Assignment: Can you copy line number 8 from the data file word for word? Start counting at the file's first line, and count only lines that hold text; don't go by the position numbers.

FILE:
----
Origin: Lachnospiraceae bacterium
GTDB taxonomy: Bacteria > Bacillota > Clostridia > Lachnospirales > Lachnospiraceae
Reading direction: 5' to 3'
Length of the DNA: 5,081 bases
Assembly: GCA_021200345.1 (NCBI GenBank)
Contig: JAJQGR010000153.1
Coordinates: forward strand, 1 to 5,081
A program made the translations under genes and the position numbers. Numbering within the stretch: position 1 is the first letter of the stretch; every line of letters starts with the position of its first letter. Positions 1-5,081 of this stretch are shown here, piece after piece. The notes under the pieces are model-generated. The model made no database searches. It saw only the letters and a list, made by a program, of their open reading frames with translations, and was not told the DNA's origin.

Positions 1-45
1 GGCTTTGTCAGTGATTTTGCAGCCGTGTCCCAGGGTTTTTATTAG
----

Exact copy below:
A program made the translations under genes and the position numbers. Numbering within the stretch: position 1 is the first letter of the stretch; every line of letters starts with the position of its first letter. Positions 1-5,081 of this stretch are shown here, piece after piece. The notes under the pieces are model-generated. The model made no database searches. It saw only the letters and a list, made by a program, of their open reading frames with translations, and was not told the DNA's origin.